In spite of the high winter correlation between EC and OC, these species are separated by the PMF model to the different PMF source profiles. According to the mentioned findings, it is caused by different EC and OC sources in the summer. In the winter, there were acting OC and EC emissions from the residential heating (other sources are negligible compared to this source type). On the contrary, a vast majority of primary biogenic and secondary particles (majority of the summer OC mass) and particles likely originating mainly from traffic (contribution to the EC mass) were the most important in the summer.

4.2. Comparison of the Results of the ED XRF and ICP-MS Methods

The ICP-MS is the reference method for heavy metals measurement in PM2.5 used within the National Air Quality Monitoring Network according the European and Czech air protection legislation. ED XRF dataset has thus been tested with the aim to verify if it could be a more affordable alternative to the ICP-MS for the source apportionment purposes. Based on the previous comparison of the parallel measurement with ICP-MS (not published in this article), several limitations of ED XRF had been known before its use for PMF modeling. Those are limited species number, significantly higher relative uncertainty and a higher method detection limit of some species compared to ICP-MS. The Table 2; Table 3 show significant concentration differences of some species between ICP-MS and ED XRF dataset, especially in the case of Sb, Ti, V, Cr, and surprisingly, Mg. Based on this and previous comparisons, with caution we have used measured concentrations of the Cd, Cr, Sb, Ti, V, K, Na, S, Si, and Al. Some of these problematic metals has been excluded from the PMF dataset. On the contrary, Cu, Fe, Mn, Pb, Se, and Zn could be considered more reliable.
Despite the mentioned ED XRF limitations, the PMF results based on the two different datasets are similar. In both the ED XRF and ICP MS datasets, the uncertainties of the elaborated PMF model according to the U.S. EPA [14] guide criteria are acceptable. The solution found with six factors is stable, with good agreement of the predicted and measured values and with the bootstrap (BS), displacement (DISP), and bootstrap-displacement (BS-DISP) stability tests complying with the guide recommendations [14]. The identified air quality factors and their quantified contributions at different wind directions and speeds correspond well to the location of the real pollution sources.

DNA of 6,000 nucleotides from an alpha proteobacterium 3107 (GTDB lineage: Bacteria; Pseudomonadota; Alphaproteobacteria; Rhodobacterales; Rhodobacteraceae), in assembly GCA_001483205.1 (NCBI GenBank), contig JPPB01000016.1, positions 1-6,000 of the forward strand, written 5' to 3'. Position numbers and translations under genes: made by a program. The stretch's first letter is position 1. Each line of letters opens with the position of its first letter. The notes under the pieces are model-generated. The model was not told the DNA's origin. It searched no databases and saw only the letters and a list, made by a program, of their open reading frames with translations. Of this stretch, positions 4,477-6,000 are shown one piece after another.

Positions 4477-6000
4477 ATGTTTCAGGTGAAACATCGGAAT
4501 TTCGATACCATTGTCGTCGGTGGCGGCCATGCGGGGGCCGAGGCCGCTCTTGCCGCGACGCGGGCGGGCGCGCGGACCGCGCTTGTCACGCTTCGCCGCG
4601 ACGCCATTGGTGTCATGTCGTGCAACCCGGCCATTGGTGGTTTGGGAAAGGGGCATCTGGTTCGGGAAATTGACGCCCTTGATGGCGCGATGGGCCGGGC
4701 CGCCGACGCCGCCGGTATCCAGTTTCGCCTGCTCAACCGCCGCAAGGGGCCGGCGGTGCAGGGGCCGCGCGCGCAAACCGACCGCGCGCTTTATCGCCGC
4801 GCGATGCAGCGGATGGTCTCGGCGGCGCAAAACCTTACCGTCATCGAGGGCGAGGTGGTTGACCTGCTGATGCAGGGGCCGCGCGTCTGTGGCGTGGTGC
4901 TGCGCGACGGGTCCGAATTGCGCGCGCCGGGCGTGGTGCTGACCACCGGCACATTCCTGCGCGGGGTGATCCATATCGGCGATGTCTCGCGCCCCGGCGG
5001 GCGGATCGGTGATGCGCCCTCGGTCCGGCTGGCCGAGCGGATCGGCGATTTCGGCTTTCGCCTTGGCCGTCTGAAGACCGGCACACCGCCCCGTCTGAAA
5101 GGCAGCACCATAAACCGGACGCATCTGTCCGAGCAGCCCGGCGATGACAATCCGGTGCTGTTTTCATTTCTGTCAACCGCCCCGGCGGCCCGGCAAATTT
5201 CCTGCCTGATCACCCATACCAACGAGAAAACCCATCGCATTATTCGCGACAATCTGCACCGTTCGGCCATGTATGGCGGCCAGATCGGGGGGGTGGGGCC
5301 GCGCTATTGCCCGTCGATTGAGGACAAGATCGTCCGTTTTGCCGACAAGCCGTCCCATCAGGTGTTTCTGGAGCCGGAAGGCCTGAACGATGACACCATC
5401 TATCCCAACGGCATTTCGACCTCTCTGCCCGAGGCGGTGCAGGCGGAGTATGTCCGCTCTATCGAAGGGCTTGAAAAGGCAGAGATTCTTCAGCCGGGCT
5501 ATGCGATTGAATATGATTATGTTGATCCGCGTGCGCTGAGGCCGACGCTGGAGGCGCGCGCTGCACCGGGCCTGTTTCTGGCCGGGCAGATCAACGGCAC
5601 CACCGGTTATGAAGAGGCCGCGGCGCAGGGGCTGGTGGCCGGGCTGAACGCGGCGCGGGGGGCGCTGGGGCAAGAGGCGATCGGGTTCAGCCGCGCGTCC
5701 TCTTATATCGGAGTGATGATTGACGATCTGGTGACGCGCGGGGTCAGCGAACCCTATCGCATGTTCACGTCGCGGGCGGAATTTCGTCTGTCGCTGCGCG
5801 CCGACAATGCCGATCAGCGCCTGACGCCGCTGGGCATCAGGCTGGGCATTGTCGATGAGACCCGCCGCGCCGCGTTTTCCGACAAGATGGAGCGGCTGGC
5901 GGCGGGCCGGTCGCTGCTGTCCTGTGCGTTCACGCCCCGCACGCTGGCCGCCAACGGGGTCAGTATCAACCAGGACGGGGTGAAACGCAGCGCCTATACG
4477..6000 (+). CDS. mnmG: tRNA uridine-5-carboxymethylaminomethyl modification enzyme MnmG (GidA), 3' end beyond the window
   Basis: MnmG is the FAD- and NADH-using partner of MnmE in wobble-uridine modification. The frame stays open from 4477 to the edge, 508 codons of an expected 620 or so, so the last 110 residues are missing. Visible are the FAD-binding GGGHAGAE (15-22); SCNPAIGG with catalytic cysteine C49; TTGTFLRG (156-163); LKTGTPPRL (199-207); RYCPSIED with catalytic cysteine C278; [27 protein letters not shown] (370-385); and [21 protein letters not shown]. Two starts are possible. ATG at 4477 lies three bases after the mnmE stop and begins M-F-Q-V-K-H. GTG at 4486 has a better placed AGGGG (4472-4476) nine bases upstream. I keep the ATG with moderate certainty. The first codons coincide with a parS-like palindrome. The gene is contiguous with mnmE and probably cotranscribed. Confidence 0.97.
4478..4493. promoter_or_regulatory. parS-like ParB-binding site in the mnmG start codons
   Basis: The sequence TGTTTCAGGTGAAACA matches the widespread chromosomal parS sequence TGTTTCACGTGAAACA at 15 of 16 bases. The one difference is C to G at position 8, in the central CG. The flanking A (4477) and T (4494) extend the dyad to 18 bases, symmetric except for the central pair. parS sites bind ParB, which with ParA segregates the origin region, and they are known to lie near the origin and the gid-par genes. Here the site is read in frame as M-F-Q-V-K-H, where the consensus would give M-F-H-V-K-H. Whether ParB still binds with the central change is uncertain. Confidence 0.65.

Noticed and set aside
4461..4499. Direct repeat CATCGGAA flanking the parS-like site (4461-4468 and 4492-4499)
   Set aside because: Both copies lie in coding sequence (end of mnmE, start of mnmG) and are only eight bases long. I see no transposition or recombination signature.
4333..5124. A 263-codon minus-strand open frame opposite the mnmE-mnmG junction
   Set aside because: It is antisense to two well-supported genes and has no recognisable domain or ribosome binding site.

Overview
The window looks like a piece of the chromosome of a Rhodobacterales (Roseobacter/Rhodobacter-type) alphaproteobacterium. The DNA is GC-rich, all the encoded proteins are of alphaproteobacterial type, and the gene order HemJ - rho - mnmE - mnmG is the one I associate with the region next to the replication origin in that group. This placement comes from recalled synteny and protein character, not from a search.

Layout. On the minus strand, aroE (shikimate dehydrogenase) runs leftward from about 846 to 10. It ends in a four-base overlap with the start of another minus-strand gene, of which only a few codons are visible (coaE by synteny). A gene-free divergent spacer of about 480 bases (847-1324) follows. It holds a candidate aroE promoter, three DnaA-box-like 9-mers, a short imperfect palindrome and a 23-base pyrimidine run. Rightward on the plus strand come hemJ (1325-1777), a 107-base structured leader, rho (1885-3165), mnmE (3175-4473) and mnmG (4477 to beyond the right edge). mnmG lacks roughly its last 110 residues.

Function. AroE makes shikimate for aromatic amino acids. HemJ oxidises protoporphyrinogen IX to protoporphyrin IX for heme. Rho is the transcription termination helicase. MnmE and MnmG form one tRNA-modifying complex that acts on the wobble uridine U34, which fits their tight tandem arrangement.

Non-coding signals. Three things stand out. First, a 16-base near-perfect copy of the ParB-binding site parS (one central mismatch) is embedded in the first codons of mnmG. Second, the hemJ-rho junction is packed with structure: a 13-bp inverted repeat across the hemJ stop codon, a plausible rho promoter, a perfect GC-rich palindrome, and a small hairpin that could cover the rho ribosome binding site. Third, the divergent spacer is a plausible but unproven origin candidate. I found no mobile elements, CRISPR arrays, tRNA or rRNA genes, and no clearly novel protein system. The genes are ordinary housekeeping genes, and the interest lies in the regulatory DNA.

No significant difference has been detected in the predicative ability of the evaluation based on the ICP-MS and ED XRF datasets, i.e., by means of both methods a solution for the sampling site of Ropice has been found that agrees on the substantial aspects (Figure 8).
The model results using ED XRF and ICP-MS differ significantly only in the case of the regional aerosol and the local heating contribution, whereas in total the two factors are quantitatively identical in both datasets (on the whole, they account for approximately ¾ of the total pollution). The split of the pollution origin between these two factors is always disputable, as in regional aerosol there is also a significant pollution contribution from local residential heating. There is no precise boundary between the local and regional residential heating influences. G-Space Plot indicated a partial mutual link, which thus has a rational basis. All the other identified factors were mutually independent, according to the G-Space Plots analysis. With respect to the goal of the ED XRF and ICP-MS comparison, differences in source contributions up to approximately 5% can be considered as negligible, as they do not change the focus of the main air pollution measures in the research area. It is possible to consider the sensitivity and accuracy of both methods as sufficient for PMF modeling and consecutive recommendations for strategic measures regarding air protection.

4.3. The Use of the Selected Organic Markers

Based on the research information sources mentioned below, some markers have been selected that have proven to be suitable organic molecular tracers for the identification of coal combustion, biomass burning, and vehicular emissions. The concentrations of 19 PAHs, six hopanes, six steranes, and levoglucosan in the PM2.5 aerosol samples were measured. PAHs are formed mostly from the incomplete combustion of a variety of fuels emitted by different source types, including residential heating, industrial processes, waste incineration, and mobile sources [20,21]. Benzo[a]pyrene is the only PAH that has a legislative limit (1 ng.m−3 annual average concentration), and it was used as a marker for carcinogenic risk assessment [22]. The International Agency for Research on Cancer (IARC) classified BaP as an agent carcinogenic to humans (Group 1). Across all three sites, the BaP concentrations were 12–14 times higher for the winter samples (average 3.95 ng.m−3) than for the summer samples (average 0.3 ng.m−3). The seasonal differences can be explained by decreased residential heating during the warm months and increased photolysis and dispersion of all PAHs. The rest of the measured PAHs had shown fewer seasonal differences (4 –11 times) than BaP, with the exception of BaA (17–21 times), which is highly susceptible to photo-oxidation [20,23].